Approving in Part and Concurring in Part), available at http://go.usa.gov/W2Te
have been to correct our past mistake rather than trying to work around it by establishing an eight-year
, I harbor serious doubts about the decision to require all
navigation devices with built-in
closed captioning capability to provide access to that capability through a mechanism reasonably
comparable to a button, key, or icon. Section 205(b)(3) of the CVAA states: “An entity shall only
responsible for compliance with the requirements added by this section with respect to navigation devices
that it provides to a requesting blind or visually impaired individual.”5 And the mandate for navigation
devices to provide a mechanism reasonably comparable to a button, key, or icon that can access closed
captioning is indisputably a requirement added by Section 205 of the CVAA. The statutory language is
thus unambiguous: An entity is only responsible for complying with the requirement to provide such a
mechanism when a navigation device is provided to a requesting blind or visually impaired individual.
To be sure, such an outcome would be unusual to say the least. After all, closed captioning is of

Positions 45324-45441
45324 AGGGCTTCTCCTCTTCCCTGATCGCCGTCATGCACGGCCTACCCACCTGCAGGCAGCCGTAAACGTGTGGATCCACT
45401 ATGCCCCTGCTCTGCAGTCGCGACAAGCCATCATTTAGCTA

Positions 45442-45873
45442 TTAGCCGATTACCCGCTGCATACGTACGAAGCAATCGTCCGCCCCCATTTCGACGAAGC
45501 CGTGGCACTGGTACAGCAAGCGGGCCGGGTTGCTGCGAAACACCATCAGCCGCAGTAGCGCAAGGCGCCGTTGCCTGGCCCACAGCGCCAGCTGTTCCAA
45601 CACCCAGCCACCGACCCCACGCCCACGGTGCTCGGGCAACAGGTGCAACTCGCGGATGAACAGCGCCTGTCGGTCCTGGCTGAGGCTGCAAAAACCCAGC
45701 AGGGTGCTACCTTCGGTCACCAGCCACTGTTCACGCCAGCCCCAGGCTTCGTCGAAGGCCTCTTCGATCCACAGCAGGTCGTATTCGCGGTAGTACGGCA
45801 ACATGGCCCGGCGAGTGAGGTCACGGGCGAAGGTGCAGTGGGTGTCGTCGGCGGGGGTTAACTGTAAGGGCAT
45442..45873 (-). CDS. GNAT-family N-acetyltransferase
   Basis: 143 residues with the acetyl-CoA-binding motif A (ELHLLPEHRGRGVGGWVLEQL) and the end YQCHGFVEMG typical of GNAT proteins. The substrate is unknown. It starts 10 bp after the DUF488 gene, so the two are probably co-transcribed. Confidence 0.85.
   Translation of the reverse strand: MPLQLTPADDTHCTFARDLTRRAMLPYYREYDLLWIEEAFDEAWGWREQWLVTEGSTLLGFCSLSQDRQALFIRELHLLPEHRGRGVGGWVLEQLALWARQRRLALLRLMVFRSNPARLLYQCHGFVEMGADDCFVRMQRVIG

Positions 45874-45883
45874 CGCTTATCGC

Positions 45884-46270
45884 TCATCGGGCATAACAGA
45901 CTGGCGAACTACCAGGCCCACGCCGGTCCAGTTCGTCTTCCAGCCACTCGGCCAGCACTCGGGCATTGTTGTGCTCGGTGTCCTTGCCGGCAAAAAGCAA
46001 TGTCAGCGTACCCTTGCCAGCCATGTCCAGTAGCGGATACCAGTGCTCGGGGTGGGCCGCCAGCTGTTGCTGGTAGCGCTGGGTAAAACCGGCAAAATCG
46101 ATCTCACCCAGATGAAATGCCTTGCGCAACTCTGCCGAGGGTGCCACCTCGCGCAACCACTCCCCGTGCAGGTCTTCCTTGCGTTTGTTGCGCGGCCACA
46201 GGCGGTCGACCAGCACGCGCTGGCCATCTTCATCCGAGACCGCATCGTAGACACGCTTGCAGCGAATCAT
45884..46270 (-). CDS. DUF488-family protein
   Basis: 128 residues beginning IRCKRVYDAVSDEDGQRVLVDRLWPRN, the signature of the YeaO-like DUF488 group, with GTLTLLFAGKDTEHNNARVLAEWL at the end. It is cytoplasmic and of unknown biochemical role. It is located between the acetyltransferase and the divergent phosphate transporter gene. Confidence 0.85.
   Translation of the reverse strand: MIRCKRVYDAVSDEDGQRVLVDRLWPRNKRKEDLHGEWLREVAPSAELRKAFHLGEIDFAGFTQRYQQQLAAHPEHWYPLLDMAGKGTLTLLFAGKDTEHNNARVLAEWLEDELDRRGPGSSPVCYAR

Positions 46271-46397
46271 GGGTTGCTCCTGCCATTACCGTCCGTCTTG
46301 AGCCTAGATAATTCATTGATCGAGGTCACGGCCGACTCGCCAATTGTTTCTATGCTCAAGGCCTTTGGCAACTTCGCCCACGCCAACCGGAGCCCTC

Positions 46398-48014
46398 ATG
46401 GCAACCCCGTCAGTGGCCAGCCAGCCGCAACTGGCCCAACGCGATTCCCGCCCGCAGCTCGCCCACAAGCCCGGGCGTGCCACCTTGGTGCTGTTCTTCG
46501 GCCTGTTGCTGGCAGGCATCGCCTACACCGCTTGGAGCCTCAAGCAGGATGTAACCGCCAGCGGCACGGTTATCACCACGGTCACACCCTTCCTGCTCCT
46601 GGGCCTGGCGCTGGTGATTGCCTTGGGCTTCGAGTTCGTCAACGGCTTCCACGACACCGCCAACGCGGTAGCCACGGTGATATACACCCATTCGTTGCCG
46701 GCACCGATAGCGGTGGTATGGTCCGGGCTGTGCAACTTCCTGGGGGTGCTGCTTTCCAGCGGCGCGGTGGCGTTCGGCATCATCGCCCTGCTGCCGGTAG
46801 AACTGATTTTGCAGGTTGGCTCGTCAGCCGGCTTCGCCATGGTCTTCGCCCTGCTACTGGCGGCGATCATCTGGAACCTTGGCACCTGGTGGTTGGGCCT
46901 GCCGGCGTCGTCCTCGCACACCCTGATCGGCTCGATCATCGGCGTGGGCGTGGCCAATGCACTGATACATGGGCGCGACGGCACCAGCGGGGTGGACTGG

the greatest use to individuals with a hearing impairment, not a visual impairment. Today’s item,
however, recognizes that closed captions can be of benefit to those with a visual impairment.6 So perhaps
Congress thought that individuals with visual impairments would have the greatest difficulty accessing
closed captions (hence the need to give them an easy way of accessing closed captioning capability). Or
perhaps Congress simply made a drafting error.7 Whatever the case, although I believe that the
Commission’s decision on this issue is well intentioned, I do not believe that Congress left us with the
discretion to impose a policy preference different than the one dictated by the plain meaning of the
All of this, however, should not overshadow my general support for this item and my